We have been made aware that a pharmaceutical company based in Northumberland is about to be granted a licence to produce 1mg tablets of Cyanocobalamin. One of our Pharmacist members immediately contacted the company, which is owned and operated by a GP and was reassured to find out that not only is the medication not going to be used to treat Pernicious Anaemia or other non-dietary causes of B12 Deficiency but that the company wants to work with this society to investigate whether it could be used to treat PA.
Issues around oral tablets
Firstly, there’s the current practice by some GPs of prescribing 50mcg tablets of B12 to treat Pernicious Anaemia instead of injections. The flawed studies that have been carried out in the past (they would never pass strict quality controls for publication today) have found that some patients when given 1,000mcg tablets (1mg) absorbed around 1% of the tablet ‘passively’. Prescribing three 50mcg tablets as treatment is useless – the tablets in the flawed studies in the past used 1,000mcg – three 50mcg tablets is just 150mcg.
Secondly, the practice of some GPs telling patients to visit a Health-food store or internet store to purchase 1mg tablets to treat their Pernicious Anaemia is not only based on the same flawed, small research projects conducted many decades ago, but also the tablets will not be of Pharmaceutical Standard therefore not subject to any stringent quality controls.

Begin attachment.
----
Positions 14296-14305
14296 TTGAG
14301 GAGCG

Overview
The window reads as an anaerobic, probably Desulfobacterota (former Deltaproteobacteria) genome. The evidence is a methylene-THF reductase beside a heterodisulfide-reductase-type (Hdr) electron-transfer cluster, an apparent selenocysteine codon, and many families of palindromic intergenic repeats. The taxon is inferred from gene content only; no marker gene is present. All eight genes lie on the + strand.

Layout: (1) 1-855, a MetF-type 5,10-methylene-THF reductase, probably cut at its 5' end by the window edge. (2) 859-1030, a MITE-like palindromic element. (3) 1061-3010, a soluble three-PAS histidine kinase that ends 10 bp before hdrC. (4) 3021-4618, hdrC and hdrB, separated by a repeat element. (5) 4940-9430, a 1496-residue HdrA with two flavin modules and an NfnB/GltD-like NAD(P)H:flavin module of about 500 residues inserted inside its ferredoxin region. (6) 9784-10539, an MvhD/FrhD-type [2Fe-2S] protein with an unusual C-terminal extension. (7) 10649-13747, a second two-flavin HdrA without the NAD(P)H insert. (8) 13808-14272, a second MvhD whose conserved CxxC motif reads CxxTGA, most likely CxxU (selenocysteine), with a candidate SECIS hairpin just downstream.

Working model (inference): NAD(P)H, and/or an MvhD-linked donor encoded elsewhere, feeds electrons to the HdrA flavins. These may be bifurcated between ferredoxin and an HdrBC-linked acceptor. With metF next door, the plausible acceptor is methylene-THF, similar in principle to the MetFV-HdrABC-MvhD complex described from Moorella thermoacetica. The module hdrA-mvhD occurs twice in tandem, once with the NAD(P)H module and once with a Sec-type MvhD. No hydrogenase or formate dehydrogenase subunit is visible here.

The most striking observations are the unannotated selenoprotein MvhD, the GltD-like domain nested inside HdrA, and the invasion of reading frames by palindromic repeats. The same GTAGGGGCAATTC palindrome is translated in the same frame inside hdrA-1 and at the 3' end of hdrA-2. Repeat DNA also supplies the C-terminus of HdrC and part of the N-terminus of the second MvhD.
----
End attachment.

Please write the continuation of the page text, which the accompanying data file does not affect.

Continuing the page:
When this new 1mg tablet is licenced, it will be of high pharmaceutical quality and therefore address one problem associated with oral supplementation. And it will do more than this – it will offer the opportunity for a robust research project to take place to assess the suitability of oral tablets as a treatment for Pernicious Anaemia.
We know that some of our members already use 1mg tablets daily to treat their Pernicious Anaemia; but we are also aware that other members of this society see their symptoms return and deteriorate when they have tried oral tablets.
Research team to investigate
With this in mind this society is forming a Research Team that will investigate this method of treatment and once and for all find out whether some patients can use oral tablets as a form of treatment. We will be applying for a large research grant to fund this project.
Already we have six clinicians and other health professionals who have agreed to take part in this study, and we will be aiming for a team of eight to ten professionals. One thing is already clear to the team – they will not be simply using serum B12 levels to assess the success of oral treatment; instead the clinical picture of the patient will be used to determine whether oral treatments will work. It will be whether the patient feels any benefit that will form the basis for evaluating tablets as a treatment. This society will be a co-applicant for funding and a core member of the research team.